In this Ansible IOS_Command Example post I will share a simple Ansible Playbook that will write an ACL to a Cisco Switch.
This playbook will work equally well on any Cisco device and once you grasp the concepts of using the IOS_Command Module and also the IOS_Config module you can configure whatever you want.
The IOS Command module is documented here – http://docs.ansible.com/ansible/latest/ios_command_module.html
There are the two parameters that I will highlight and I am using in my example playbook
- authorize – yes / no – This parameter enters privileged mode on the Cisco device if code says yes
- waitfor – List of conditions to wait for before progressing with the Playbook
Ansible IOS_Config Module
The IOS Config module is documented here – http://docs.ansible.com/ansible/latest/ios_config_module.html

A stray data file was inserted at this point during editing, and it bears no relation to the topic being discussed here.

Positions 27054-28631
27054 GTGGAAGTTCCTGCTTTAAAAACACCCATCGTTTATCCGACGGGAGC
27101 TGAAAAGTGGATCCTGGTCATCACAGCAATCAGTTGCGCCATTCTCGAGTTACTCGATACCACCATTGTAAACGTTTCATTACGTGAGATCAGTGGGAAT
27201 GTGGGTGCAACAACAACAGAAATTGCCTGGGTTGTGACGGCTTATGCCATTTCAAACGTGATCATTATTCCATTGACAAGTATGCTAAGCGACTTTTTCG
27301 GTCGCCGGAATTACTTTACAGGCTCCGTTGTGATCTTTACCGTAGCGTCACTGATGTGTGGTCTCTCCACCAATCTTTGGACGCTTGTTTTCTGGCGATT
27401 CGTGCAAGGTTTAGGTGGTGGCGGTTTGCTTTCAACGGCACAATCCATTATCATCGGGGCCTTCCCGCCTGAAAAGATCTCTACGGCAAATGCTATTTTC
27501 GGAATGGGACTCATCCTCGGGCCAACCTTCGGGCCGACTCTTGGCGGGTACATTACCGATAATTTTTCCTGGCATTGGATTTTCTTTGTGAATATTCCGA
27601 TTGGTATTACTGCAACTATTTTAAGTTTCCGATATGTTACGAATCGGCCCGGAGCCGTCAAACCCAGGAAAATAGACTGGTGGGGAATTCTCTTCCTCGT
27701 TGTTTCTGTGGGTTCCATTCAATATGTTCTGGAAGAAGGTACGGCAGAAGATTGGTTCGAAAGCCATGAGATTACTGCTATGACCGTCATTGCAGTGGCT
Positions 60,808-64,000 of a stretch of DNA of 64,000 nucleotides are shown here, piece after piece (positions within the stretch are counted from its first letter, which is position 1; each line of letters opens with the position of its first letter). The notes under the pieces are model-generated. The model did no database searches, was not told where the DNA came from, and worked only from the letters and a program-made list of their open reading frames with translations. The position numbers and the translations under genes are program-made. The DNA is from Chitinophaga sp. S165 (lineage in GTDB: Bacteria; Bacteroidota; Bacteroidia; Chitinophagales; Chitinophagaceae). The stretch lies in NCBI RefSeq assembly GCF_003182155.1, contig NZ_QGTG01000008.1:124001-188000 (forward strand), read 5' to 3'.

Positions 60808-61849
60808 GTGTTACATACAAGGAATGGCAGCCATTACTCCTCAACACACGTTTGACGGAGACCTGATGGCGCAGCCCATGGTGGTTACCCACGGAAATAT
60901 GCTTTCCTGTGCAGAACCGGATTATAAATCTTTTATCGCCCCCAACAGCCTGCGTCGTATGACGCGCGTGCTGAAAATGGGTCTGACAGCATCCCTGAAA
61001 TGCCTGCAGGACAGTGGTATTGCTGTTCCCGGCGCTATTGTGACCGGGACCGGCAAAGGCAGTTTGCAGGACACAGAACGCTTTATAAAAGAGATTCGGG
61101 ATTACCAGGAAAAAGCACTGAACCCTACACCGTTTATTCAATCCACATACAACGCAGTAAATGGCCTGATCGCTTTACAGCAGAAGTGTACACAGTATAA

So let’s get into the playbook
-- - hosts: 3560-SW1 gather_facts: false connection: local tasks: - name: Configure ACL on Cisco Switch ios_config: authorize: yes lines: - access-list 99 permit 172.16.1.100 - name: Verify ACL is present ios_command: commands: - sh access-l waitfor: - result contains 'permit 172.16.1.100' - name: SAVE CONFIG ios_config: authorize: yes save: yes
This is a very simple play that is very self explanatory just by reading the Jinja2 code
It will configure a line in an access list using the IOS_Config module it then verifies if that line is there using the ios_command module and finally saves the config using the IOS_Config module again.
Note: This playbook was written in Ansible 2.3 – the latest version 2.4 has another parameter in the IOS_Config module called save_when
This can be set to always / never / modified.
So the config can be saved only when it was modified.
The playbook is available on my GitHub – https://github.com/rogerperkin/playbooks
Read my other Ansible posts: